Posted on August 13, 2012 by Mike Means

Dusty Riggs of Sequoyah County Home Builders
Association with his wife Shelia.

By Carol Hartzog, For OSHBA

Dusty Riggs brought a great deal of enthusiasm to the state convention at Chateau on the Lake near Branson. He also brought a view that most in the state don't see.

As president of the very-young Sequoyah County Home Builders Association, he only has eight members - four builders and four associates. He also can attest to the down market, much more "down" than you think.

We should all be grateful.

"The challenge is economics. People just don't have money, jobs, credit and financial education. They don't' know how to balance a checkbook," he said of his rural setting in extreme eastern Oklahoma, on the Arkansas border.

"We need more people in trades, be it nursing, welding, machine-shop trades, mechanics. People aren't making money, and they can't buy or build a house.

"People building their own houses don't know what they are doing, or are not building up to code. People are wiring their own house, which can be dangerous, and then there are the realities of insurance."

Riggs of Sallisaw attended his first summer convention this year. He has been building since 2004 and owns Fortnight Construction. Prior to home building, he built limousines for nine years in Fort Smith.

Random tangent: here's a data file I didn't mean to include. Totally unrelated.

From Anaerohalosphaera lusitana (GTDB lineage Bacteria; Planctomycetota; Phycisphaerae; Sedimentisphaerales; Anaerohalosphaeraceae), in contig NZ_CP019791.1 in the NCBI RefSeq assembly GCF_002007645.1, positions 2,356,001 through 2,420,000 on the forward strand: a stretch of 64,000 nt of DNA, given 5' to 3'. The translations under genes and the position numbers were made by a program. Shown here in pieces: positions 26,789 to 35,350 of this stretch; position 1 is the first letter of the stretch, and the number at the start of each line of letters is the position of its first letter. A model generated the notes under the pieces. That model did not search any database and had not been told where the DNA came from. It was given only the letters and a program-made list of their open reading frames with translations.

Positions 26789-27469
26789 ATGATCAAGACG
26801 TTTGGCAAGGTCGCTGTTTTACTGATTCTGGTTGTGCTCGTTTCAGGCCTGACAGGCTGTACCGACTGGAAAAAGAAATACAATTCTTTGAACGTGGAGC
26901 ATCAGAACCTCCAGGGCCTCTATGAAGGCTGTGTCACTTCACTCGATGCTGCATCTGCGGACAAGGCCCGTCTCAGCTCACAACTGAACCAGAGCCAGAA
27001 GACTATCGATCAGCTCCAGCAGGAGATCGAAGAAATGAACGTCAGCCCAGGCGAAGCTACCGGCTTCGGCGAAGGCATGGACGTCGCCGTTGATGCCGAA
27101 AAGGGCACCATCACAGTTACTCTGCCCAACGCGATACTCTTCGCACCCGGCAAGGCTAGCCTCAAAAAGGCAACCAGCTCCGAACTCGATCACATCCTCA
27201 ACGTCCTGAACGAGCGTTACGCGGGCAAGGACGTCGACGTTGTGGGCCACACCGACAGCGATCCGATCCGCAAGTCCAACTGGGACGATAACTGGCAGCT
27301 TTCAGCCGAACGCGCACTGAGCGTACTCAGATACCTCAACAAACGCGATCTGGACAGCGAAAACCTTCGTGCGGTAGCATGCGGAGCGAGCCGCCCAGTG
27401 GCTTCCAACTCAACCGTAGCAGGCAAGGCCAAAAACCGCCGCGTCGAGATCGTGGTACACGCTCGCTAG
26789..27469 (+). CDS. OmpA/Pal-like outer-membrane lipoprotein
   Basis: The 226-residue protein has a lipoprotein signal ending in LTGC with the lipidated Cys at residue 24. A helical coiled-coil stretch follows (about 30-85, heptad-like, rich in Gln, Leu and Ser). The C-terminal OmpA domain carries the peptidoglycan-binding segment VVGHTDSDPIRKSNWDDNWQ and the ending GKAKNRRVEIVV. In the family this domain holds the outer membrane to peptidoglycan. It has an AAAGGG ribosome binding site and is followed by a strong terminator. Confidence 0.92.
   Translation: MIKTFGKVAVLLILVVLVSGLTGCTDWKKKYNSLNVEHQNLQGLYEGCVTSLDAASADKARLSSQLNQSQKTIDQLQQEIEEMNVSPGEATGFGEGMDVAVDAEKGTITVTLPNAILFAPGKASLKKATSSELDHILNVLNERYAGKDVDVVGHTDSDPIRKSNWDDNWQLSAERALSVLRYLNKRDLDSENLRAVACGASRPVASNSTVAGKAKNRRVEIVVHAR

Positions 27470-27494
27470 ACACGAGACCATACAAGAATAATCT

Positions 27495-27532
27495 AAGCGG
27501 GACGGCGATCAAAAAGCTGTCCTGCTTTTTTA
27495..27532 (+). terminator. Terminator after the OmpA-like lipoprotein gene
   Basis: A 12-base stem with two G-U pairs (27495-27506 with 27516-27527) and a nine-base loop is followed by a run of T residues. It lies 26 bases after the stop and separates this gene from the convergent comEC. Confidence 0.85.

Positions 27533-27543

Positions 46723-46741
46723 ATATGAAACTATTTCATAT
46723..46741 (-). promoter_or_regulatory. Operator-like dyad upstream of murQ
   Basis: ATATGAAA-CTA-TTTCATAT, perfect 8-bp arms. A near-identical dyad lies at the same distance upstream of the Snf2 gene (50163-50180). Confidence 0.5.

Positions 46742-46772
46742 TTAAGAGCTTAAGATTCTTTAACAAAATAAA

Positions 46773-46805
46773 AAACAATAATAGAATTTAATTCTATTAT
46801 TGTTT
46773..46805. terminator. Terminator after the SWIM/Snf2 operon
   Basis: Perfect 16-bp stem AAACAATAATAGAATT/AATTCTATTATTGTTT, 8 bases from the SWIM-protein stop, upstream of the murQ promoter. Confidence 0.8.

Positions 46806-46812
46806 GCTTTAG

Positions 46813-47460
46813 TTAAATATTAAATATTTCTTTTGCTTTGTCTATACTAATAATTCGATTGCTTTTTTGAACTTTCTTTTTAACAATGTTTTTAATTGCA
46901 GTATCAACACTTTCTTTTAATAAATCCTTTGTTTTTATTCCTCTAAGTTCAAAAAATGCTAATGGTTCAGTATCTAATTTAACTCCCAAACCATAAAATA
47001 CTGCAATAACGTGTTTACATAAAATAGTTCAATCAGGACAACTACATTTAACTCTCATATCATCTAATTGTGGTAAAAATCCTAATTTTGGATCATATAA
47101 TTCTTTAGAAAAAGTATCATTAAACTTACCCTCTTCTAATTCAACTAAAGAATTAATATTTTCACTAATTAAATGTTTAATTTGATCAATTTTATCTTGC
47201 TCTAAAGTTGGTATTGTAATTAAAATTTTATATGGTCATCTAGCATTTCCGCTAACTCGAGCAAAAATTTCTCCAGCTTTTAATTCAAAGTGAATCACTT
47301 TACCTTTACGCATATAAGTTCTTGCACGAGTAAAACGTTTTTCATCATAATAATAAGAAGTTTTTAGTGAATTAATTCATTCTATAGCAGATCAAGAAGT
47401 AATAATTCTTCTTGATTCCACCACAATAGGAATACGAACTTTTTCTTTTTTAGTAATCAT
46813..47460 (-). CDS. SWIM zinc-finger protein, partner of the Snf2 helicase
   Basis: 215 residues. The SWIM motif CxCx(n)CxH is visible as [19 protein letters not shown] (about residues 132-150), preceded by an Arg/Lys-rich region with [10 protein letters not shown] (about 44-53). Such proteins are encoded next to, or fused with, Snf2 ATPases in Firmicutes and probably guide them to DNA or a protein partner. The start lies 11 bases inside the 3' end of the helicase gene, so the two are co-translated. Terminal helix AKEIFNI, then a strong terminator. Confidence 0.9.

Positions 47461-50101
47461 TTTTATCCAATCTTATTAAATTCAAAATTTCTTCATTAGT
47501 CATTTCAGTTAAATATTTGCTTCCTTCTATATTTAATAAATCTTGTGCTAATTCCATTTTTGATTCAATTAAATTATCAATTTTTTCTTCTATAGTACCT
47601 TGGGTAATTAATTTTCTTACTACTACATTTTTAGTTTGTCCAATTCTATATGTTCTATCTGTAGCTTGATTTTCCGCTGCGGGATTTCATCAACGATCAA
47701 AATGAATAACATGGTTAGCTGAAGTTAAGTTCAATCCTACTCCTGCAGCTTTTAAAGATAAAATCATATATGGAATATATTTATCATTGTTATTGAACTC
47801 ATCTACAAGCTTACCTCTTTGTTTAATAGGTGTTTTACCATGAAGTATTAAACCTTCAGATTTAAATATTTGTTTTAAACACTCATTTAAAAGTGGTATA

The home builders in Sequoyah County are all hurting financially, but most of them are still working, he said. He hasn't built a home in three years, but his car-wash business and rental property keep him busy. Prior to the downturn, he built three homes a year on average. "You can get by on that."

However, the economy is looking up, ever so slightly. He has bid on two homes thus far this year. He lost them both. However, he has a bright outlook.

"We usually lag behind. We were behind in the slowdown. Hopefully, things will start picking up in rest of state.

"It's easy to get discouraged, and negative in an environment like this," he said, "but being around so many positive people (at the convention), not just motivational people, just all the builders, it's encouraging.

"It's not the end of the world. It's lean times, and that's when you find out who you are and you reassess your business. It's easy to bloat your budget, and lean times make you really look at that -- how can you save money here or there."

Riggs was glad he came.

Put the state convention on your calendar next year. You too will be encouraged. And that's worth your time, and your money.

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